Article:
Stepping out of the classroom

by Cathy Ferguson

When I went into teaching I had a five year plan. It was an idea I stole from a supervisor and it seemed sensible. I was a young teacher who had a rapid rise in a very small pond. I emphasise the small pond because it wasn’t like I was rising within the department in some kind of astronomical way, simply that I was promoted fast in spite of the flaws in my practice. As I approached the five year mark I was so exhausted that I couldn’t possibly think about doing anything else. I was burnt out and exhausted and I knew I had so much to learn. But soon after hiring two people to do the roles I had been doing and returning to “just teaching” I realised very quickly that I needed something else.

Part of the realisation that change was imperative, was due to many of my other circumstances remaining the same over time also. I had been single for all of my career. I had not had a child. Because of my desire to travel with a partner, I had put all of my bucket list locations on hold for “one day”. The only thing that had changed a lot was the roles I was doing within the school, but even the school remained the same. You’re getting a theme right? There was too much same-same and not enough different.

While I loved my work, I do not believe in equating work with identity. I had tried that early in my career and decided that it was not my style at all. So while I had learned a lot and made many wonderful connections with different people, I hadn’t really done any big picture work for me. All the “one day” things kept getting postponed and every birthday I would look around my house and things were the same. During my career, I had moved houses once, but that was the only major visible change.

It wasn’t enough for me so I began to look around. I considered retraining, but ultimately, I am an educator. I love working with people and helping them to have discoveries about their world. To make connections and links with literature and their own lives, and, ultimately to understand themselves better. I looked at moving to a different part of Melbourne where I live but decided that would actually just lead to greater travel time and expense. Everyone kept telling me just to move schools. My friends, my family, everyone. No one was hearing me when I said I loved my context but needed a massive change. Not a tweak, a clean sweep. A different school would not be the answer; it was not enough.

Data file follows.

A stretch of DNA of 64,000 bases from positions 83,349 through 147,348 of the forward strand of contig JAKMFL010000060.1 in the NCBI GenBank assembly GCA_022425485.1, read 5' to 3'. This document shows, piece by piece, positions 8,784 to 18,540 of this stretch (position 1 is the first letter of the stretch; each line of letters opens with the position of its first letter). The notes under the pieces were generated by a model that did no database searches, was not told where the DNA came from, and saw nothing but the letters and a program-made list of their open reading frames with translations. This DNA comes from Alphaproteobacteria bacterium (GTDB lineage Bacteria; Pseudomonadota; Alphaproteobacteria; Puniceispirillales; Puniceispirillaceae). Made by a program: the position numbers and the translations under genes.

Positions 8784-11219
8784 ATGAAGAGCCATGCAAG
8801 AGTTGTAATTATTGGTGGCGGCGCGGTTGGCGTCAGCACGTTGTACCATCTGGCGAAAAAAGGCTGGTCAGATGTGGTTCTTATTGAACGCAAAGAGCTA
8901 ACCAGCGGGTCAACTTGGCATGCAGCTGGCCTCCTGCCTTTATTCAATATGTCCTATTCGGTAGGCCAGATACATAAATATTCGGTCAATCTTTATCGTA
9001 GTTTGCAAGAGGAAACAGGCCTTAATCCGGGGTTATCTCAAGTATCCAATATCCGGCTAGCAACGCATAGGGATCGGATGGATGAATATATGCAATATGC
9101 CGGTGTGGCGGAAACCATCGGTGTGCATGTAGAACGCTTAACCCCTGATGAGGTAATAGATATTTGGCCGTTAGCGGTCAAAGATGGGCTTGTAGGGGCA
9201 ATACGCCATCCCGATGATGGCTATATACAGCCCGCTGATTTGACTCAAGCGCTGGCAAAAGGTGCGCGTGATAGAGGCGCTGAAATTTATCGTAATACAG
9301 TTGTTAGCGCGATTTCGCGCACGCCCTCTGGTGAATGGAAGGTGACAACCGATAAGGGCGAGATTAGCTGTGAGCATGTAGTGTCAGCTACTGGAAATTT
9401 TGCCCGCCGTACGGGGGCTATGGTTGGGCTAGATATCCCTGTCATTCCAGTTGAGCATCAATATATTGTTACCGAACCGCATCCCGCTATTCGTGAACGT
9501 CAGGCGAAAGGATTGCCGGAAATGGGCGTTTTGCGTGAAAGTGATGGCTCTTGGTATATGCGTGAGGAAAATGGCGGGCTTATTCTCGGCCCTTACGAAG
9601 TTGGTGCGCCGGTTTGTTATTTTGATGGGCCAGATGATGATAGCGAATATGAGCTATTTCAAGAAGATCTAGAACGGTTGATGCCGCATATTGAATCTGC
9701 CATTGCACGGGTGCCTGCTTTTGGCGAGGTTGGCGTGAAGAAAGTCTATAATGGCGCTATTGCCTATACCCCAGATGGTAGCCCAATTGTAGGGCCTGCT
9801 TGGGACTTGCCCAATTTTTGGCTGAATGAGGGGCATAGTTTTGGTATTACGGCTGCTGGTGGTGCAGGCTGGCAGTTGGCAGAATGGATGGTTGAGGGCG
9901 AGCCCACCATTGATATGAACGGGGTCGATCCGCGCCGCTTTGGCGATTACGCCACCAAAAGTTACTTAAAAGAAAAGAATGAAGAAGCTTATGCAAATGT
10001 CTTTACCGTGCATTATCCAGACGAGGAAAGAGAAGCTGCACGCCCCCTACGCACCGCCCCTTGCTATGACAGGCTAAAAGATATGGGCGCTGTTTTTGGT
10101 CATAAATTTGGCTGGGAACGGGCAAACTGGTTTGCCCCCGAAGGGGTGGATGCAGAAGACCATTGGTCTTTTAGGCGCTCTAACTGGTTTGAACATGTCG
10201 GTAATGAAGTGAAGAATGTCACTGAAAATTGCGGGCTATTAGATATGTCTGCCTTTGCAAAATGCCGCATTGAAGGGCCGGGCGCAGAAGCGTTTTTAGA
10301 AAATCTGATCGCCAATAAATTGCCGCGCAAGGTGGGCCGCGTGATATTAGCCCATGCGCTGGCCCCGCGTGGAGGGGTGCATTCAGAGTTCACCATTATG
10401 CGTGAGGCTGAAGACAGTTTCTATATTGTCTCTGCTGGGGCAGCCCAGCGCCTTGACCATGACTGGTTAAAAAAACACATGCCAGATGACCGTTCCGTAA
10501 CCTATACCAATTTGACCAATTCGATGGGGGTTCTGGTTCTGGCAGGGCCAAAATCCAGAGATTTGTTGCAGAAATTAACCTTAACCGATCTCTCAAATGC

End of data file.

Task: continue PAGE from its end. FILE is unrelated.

So I took to I developed a search and found nothing that really grabbed me. I found a series of volunteer roles, but I could not afford to work for free. I found some really great roles, but perhaps perversely, I was not prepared to take a sizeable pay cut to be able to change my career. Melbourne is an expensive place to live after all.

So I felt stuck again. I began to look at university courses. Again. I looked at online courses, I looked at courses which required me to move states, I looked at all kinds of fabulous degrees which I knew would likely bore me this side of the first assignment. There were lots of things which I would be happy to investigate for a week, but which I was not interested in devoting my life to.

I went back to the drawing board. What did I love about my work and what did I want to do more of? My mantra became “I want to work with people who want to be worked with.” This was helpful. I whittled down some interest areas: refugees, women, students from different backgrounds who wanted to learn.

The next step was, “Where do I find these people?”. I re-visited ethical jobs in spite of waning faith that there would be a job for me out there. I came across the Australian volunteers stuff again. I checked out the websites and realized that these roles included “allowances” for living and accommodation. THIS is how people go overseas! I applied for a few over the next few weeks and waited.